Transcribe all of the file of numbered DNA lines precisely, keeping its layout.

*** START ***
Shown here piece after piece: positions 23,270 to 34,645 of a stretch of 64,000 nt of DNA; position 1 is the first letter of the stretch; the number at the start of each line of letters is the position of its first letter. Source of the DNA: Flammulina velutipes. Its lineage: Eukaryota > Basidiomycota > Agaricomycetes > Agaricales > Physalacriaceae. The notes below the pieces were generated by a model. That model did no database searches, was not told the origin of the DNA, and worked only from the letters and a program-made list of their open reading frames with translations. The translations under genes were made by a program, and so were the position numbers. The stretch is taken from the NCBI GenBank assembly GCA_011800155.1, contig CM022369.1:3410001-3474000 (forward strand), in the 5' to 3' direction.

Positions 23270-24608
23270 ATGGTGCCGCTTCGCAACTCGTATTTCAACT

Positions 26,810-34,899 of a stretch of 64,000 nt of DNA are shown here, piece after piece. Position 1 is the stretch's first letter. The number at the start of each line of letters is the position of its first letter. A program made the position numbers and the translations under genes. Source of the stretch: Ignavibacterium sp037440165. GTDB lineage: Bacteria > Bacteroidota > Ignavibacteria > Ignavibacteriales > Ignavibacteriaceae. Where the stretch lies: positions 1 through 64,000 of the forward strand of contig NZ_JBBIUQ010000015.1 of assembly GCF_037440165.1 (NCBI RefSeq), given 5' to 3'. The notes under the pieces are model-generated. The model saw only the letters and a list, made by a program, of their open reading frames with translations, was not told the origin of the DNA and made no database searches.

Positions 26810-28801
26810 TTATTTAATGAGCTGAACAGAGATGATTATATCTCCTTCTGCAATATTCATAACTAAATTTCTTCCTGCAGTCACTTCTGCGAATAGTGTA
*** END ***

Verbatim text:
Shown here piece after piece: positions 23,270 to 34,645 of a stretch of 64,000 nt of DNA; position 1 is the first letter of the stretch; the number at the start of each line of letters is the position of its first letter. Source of the DNA: Flammulina velutipes. Its lineage: Eukaryota > Basidiomycota > Agaricomycetes > Agaricales > Physalacriaceae. The notes below the pieces were generated by a model. That model did no database searches, was not told the origin of the DNA, and worked only from the letters and a program-made list of their open reading frames with translations. The translations under genes were made by a program, and so were the position numbers. The stretch is taken from the NCBI GenBank assembly GCA_011800155.1, contig CM022369.1:3410001-3474000 (forward strand), in the 5' to 3' direction.

Positions 23270-24608
23270 ATGGTGCCGCTTCGCAACTCGTATTTCAACT

Positions 26,810-34,899 of a stretch of 64,000 nt of DNA are shown here, piece after piece. Position 1 is the stretch's first letter. The number at the start of each line of letters is the position of its first letter. A program made the position numbers and the translations under genes. Source of the stretch: Ignavibacterium sp037440165. GTDB lineage: Bacteria > Bacteroidota > Ignavibacteria > Ignavibacteriales > Ignavibacteriaceae. Where the stretch lies: positions 1 through 64,000 of the forward strand of contig NZ_JBBIUQ010000015.1 of assembly GCF_037440165.1 (NCBI RefSeq), given 5' to 3'. The notes under the pieces are model-generated. The model saw only the letters and a list, made by a program, of their open reading frames with translations, was not told the origin of the DNA and made no database searches.

Positions 26810-28801
26810 TTATTTAATGAGCTGAACAGAGATGATTATATCTCCTTCTGCAATATTCATAACTAAATTTCTTCCTGCAGTCACTTCTGCGAATAGTGTA